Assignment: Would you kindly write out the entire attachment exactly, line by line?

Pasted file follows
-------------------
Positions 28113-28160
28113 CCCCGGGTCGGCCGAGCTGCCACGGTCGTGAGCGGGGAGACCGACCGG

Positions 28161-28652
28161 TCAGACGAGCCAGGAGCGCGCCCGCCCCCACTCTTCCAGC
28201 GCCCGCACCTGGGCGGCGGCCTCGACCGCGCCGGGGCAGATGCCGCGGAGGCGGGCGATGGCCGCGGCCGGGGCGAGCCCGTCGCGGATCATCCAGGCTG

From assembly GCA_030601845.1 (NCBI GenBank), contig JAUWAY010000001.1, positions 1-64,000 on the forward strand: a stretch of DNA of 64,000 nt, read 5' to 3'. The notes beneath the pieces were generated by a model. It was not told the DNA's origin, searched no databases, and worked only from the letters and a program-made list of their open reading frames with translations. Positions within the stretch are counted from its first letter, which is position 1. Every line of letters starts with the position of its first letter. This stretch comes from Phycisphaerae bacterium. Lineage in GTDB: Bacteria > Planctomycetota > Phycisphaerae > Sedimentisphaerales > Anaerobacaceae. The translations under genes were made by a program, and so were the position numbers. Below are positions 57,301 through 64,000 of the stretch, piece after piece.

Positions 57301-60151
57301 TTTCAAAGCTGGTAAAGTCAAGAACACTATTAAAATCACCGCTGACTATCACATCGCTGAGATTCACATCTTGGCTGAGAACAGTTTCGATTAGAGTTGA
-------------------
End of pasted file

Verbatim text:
Positions 28113-28160
28113 CCCCGGGTCGGCCGAGCTGCCACGGTCGTGAGCGGGGAGACCGACCGG

Positions 28161-28652
28161 TCAGACGAGCCAGGAGCGCGCCCGCCCCCACTCTTCCAGC
28201 GCCCGCACCTGGGCGGCGGCCTCGACCGCGCCGGGGCAGATGCCGCGGAGGCGGGCGATGGCCGCGGCCGGGGCGAGCCCGTCGCGGATCATCCAGGCTG

From assembly GCA_030601845.1 (NCBI GenBank), contig JAUWAY010000001.1, positions 1-64,000 on the forward strand: a stretch of DNA of 64,000 nt, read 5' to 3'. The notes beneath the pieces were generated by a model. It was not told the DNA's origin, searched no databases, and worked only from the letters and a program-made list of their open reading frames with translations. Positions within the stretch are counted from its first letter, which is position 1. Every line of letters starts with the position of its first letter. This stretch comes from Phycisphaerae bacterium. Lineage in GTDB: Bacteria > Planctomycetota > Phycisphaerae > Sedimentisphaerales > Anaerobacaceae. The translations under genes were made by a program, and so were the position numbers. Below are positions 57,301 through 64,000 of the stretch, piece after piece.

Positions 57301-60151
57301 TTTCAAAGCTGGTAAAGTCAAGAACACTATTAAAATCACCGCTGACTATCACATCGCTGAGATTCACATCTTGGCTGAGAACAGTTTCGATTAGAGTTGA